President Barack Obama’s executive decision Friday to limit the deportation of undocumented immigrants has been met with a mixture of joy and scrutiny from the Harvard community.
Under the provisions of the order, immigrants who came to the United States before age 16, have lived in the United States for at least five years, and are currently attending school, have graduated high school, or have served in the military will no longer be deported, unless they are also over the age of thirty or have criminal records. The order will affect about 800,000 people.
“This announcement is life changing for the students at Harvard and elsewhere who came to the United States as young children and have studied and worked in the years since with the goal of contributing to their communities and to our national life,” University President Drew G. Faust wrote in an email.
Many observers noted the executive order’s similarity to the DREAM Act, a failed bill that would have provided undocumented youth with a six-year-long path to citizenship after completing two years of coursework for a higher education degree or two years of military service. Faust was a strong backer of the Act.
“Like most other advocates of the DREAM Act, I was super happy to hear that the executive order had finally been announced,” said Nicolas E. Jofre ’13, former co-director of Harvard College Act on a Dream, a student group devoted to immigrant issues. “It’s a relief that’s been needed for a very long time.”
Undocumented Harvard students expressed enthusiasm for the new policy.
“I think it’s such a great move, especially for high schoolers who are probably in an uncertain position,” said Eric Balderas ’13, who drew public attention when he faced and ultimately avoided deportation in 2010.
An undocumented Harvard Divinity School student who requested anonymity said that the bill would have given him a sense of security during his undergraduate years.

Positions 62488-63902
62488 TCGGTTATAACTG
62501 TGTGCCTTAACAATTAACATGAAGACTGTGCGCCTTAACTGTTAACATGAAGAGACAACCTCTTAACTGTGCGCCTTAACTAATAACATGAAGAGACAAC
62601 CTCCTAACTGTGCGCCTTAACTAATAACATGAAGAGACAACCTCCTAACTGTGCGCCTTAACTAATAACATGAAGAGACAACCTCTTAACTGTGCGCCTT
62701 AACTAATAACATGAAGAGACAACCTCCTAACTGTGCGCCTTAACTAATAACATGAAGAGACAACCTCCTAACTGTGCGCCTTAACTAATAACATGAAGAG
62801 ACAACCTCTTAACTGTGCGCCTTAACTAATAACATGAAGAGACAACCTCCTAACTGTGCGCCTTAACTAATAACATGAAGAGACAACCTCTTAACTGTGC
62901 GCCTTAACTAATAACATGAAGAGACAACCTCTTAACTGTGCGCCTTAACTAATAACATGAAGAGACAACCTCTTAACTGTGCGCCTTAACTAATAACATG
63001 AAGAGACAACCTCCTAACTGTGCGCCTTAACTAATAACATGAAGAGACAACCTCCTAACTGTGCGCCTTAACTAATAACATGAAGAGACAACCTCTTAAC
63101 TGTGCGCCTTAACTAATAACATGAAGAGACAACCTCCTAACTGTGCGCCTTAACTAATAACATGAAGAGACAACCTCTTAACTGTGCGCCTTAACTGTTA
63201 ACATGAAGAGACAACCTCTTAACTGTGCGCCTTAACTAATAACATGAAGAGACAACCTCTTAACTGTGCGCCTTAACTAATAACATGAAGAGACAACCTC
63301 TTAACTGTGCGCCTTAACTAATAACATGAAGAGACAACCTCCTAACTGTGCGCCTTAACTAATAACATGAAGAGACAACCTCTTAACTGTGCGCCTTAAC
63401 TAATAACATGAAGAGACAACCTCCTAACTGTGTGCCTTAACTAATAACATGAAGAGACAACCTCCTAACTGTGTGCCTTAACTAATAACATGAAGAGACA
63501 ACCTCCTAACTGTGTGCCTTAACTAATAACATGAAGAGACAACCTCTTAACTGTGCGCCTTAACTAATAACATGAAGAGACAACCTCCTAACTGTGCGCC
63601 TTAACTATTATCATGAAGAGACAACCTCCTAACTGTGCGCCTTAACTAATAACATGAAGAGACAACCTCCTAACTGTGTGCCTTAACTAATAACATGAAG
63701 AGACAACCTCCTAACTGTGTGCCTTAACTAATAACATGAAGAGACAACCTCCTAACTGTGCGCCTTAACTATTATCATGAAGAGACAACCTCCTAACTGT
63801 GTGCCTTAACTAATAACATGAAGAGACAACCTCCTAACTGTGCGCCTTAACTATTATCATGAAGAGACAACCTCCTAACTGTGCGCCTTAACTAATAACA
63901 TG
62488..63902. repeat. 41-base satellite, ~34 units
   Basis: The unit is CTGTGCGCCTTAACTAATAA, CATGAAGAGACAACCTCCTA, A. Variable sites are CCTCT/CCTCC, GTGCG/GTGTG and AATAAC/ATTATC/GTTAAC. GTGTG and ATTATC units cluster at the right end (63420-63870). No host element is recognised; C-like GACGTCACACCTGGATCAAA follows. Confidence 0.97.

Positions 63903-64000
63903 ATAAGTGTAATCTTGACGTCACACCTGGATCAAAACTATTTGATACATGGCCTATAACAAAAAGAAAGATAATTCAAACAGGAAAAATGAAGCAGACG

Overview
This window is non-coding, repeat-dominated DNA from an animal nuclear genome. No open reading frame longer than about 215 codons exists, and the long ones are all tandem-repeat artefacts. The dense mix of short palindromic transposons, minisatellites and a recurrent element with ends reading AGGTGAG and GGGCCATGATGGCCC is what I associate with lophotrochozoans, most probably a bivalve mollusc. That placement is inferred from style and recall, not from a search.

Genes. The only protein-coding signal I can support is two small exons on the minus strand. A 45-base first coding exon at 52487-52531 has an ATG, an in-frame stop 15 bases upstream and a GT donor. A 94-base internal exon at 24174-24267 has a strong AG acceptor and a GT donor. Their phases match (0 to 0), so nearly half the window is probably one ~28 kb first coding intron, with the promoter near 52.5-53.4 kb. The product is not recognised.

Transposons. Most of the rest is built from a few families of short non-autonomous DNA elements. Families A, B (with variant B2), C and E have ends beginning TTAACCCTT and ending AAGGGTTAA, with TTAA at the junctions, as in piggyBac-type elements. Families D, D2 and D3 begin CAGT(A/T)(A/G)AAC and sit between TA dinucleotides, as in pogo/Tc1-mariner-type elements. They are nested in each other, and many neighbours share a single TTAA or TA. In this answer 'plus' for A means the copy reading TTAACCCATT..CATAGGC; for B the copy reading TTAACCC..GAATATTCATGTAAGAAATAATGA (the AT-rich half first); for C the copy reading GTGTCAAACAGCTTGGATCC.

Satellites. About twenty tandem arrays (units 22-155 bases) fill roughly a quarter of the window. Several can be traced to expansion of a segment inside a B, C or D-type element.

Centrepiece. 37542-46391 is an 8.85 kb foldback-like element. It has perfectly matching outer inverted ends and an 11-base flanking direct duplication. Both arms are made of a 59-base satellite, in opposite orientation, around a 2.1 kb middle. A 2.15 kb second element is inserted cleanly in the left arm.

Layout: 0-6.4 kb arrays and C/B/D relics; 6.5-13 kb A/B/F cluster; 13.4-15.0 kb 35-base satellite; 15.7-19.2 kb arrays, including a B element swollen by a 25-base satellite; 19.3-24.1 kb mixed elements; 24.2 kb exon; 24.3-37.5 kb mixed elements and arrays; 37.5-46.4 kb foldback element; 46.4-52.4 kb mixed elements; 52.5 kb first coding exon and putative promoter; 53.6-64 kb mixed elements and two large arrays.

“College was a mixture of really great fun and a huge learning experience, but it was very much marked by my legal status,” he said. “There were a lot of things I couldn’t do and didn’t have access to because of this attribute.”
Other students disapproved of the executive order. Harvard Republican Club President Derek J. Bekebrede ’13 said in an email that he thinks the order represents an abuse of power.
“After eight years of liberal scrutiny of the imperial presidency under Bush, I would expect more from Democrats who now seem to think that the President can do whatever he wants as long as they like it,” Bekebrede wrote. “A slow moving Congress is not reason enough to disregard the Constitution.”
Immigration activists, however, called for the president to do more, not less. The order is only a step toward comprehensive immigration reform, proponents said, as it falls short of the policies proposed by the DREAM Act.
“We must continue to work for a more permanent legislative solution that embraces and enlists the talent and aspirations of these extraordinary young people, but this executive action is a most welcome step,” Faust wrote.
Though Balderas applauded the order, he took issue with the limited scope of undocumented immigrants to whom it applies.
“We shouldn’t forget about our parents and everyone else who stands to benefit from comprehensive immigration reform,” Balderas said. “I think all of these are steps to that. My ultimate hope is to deal with it in its entirety—not only deal with the youth, but with our parents, who got us here.”
—Staff writer Petey E. Menz can be reached at email@example.com.